Colorado State University Awards Highest Honor to Three Faculty Who Join University Distinguished Professor Ranks

Colorado State University today bestowed its highest honor on three faculty members by naming them University Distinguished Professors, an honor reserved for only 12 faculty who have achieved national and international distinction in their academic careers.

In a ceremony today, Colorado State President Albert C. Yates named Barry Beaty, microbiology professor; Anne Fisher, occupational therapy professor; and Bernard Rollin, philosophy professor and bioethicist, as the newest University Distinguished Professors.

"University Distinguished Professors are more than just internationally acclaimed scholars – they are the embodiment of Colorado State University’s commitment to excellence," Yates said. "In the careers of these new University Distinguished Professors, we have a clear demonstration that the faculty at Colorado State truly are leaders in their fields.

"Their accomplishments and scholarship bring honor and esteem to our university and to higher education throughout the nation. As citizens of the world’s society, we all stand to benefit greatly from the research and intellectual pursuits of these outstanding members of the university."

A maximum of 12 faculty members at the university may hold the ranking of University Distinguished Professor, which is a permanent designation. To obtain the rank, faculty members are nominated through an extensive review process and must be approved by the current University Distinguished Professors. The final approval comes when President Yates seeks endorsement from the university’s governing board.

Barry Beaty, Department of Microbiology

Barry Beaty, professor of virology in the Department of Microbiology, is a leading researcher at Colorado State’s Arthropod-borne Infectious Disease Laboratory. His team has been actively involved in researching the diagnosis, prevention and control of diseases like yellow fever, malaria, Dengue fever, West Nile virus and mosquito-borne encephalitis. Mosquitoes are the most important vector of human parasitic disease. Mosquito-borne viruses continue to kill millions of people in third-world countries.

Beaty and his team have been studying ways of genetically altering mosquitoes to make them viral-resistant and, therefore, unable to carry these diseases.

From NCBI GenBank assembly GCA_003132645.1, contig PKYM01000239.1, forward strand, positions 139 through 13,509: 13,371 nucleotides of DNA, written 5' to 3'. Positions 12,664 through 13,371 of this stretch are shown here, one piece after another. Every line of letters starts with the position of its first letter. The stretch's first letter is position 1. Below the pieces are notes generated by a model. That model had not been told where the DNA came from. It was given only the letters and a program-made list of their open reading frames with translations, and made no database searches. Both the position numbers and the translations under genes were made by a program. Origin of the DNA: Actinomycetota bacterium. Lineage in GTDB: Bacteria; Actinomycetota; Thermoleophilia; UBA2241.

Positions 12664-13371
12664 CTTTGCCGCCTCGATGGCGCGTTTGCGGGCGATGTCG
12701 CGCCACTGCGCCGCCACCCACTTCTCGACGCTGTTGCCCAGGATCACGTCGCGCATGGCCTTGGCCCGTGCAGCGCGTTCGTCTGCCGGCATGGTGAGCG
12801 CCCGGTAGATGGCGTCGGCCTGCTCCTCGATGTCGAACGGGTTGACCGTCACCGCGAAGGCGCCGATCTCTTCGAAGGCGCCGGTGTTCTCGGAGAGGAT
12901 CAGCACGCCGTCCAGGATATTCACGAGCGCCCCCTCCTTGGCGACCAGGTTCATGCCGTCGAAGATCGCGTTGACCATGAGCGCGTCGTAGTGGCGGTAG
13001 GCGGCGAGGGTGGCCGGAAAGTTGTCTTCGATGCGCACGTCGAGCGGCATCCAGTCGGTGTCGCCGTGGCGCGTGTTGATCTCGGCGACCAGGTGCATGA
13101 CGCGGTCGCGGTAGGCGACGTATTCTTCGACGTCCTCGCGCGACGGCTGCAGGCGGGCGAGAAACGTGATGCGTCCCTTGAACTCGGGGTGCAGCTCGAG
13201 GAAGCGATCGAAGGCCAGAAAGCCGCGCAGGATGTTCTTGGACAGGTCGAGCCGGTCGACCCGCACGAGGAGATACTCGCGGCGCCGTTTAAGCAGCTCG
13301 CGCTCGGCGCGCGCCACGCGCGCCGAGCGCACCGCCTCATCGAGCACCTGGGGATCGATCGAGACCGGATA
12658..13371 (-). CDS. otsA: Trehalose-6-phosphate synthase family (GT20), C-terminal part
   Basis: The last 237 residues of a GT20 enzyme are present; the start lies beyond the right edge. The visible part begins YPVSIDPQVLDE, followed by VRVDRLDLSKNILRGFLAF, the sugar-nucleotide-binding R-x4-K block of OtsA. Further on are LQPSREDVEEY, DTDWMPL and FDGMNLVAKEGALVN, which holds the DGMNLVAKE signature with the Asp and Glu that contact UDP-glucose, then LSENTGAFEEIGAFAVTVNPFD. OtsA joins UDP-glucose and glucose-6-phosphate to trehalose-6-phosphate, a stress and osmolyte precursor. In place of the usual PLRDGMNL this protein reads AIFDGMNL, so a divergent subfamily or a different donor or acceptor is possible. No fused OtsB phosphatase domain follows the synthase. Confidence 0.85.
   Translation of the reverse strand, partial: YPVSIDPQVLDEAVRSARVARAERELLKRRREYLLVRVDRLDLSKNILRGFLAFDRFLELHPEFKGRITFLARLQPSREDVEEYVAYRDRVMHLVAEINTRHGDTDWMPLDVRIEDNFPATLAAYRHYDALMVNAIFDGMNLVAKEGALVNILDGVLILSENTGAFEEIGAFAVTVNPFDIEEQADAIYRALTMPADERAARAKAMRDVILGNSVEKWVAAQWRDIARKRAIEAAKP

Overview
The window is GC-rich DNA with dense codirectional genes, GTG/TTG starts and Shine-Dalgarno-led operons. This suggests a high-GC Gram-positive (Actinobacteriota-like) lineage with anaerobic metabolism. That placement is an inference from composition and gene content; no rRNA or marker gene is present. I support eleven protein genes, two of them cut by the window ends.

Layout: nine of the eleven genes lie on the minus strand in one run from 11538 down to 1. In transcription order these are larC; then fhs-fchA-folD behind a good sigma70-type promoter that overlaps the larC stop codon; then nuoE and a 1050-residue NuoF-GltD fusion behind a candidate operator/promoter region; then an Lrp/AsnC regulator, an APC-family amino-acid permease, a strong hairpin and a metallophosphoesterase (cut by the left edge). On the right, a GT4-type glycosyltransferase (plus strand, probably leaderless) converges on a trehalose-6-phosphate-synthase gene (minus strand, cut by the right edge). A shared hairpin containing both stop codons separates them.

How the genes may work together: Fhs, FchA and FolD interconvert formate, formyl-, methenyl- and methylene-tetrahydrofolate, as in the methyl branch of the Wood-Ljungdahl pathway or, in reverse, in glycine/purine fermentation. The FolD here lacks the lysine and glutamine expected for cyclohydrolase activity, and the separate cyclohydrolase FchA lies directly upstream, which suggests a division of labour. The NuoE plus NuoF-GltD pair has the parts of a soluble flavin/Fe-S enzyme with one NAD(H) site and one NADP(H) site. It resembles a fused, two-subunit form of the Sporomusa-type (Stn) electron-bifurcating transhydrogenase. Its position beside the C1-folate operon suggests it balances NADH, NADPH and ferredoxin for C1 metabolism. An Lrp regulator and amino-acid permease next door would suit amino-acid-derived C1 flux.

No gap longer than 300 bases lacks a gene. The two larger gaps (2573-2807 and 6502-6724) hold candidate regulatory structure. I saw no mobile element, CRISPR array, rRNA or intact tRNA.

Beaty, who is the former director of the Infectious Diseases Program, has been a program leader with the MacArthur Foundation Network on the Biology of Parasite Vectors since 1990.

Anne G. Fisher, Department of Occupational Therapy

As a researcher, teacher, adviser and consultant in occupational therapy, Anne Fisher has achieved national and international prominence and has distinguished herself as a scholar in the field. Her work focuses on two areas: the development, expansion and refinement of major existing occupational therapy theories in addition to developing original theories, and the development of an international, cross-cultural assessment of rehabilitation based on her own innovative measurement systems.

Fisher, the first woman named as a University Distinguished Professor, developed the Occupational Therapy Intervention Process Model in response to international needs for effectively measuring rehabilitation efforts. The OTIMP, a new model being taught in occupational therapy curricula throughout the world, helps clients from 3 to more than 100 years of age perform daily activities safely and independently.

She is the first occupational therapist to obtain major, continuous funding – over $1.5 million since 1993 – from the prestigious and highly competitive National Institutes of Health/National Institutes on Aging.

Bernard E. Rollin, Department of Philosophy

Bernard Rollin, professor of philosophy and physiology at Colorado State, is perhaps the world’s foremost bioethicist and the "father of veterinary medical ethics" in the United States. Trained in traditional philosophy at the University of Edinburgh and at Columbia University, in the mid-1970s Rollin began to examine questions of animal experimentation, animal pain and consciousness and the moral status of the animal in society.

He has published 12 books on general philosophy, genetic engineering, farm animal welfare and animal consciousness and pain. Working with Colorado State’s College of Veterinary Medicine and Biomedical Sciences, he devised legislation that became federal law in 1985, regulating the veterinary and scientific treatment of animals.

Each University Distinguished Professor receives a special medallion and a permanent base salary increase of $7,500. With the three new members, the university now has 11 active University Distinguished Professors. Current members of the group are:

  • Patrick Brennan, microbiology,
  • Edward Hoover, pathology,
  • Gordon Niswender, physiology,
  • Holmes Rolston III, philosophy,
  • George Seidel, physiology,
  • Gary Smith, animal sciences,
  • Thomas VonderHaar, atmospheric science, and
  • John Wiens, biology.

The naming of the University Distinguished Professors highlighted the Celebrate Colorado State! Honors Luncheon held annually to recognize contributions of the university community.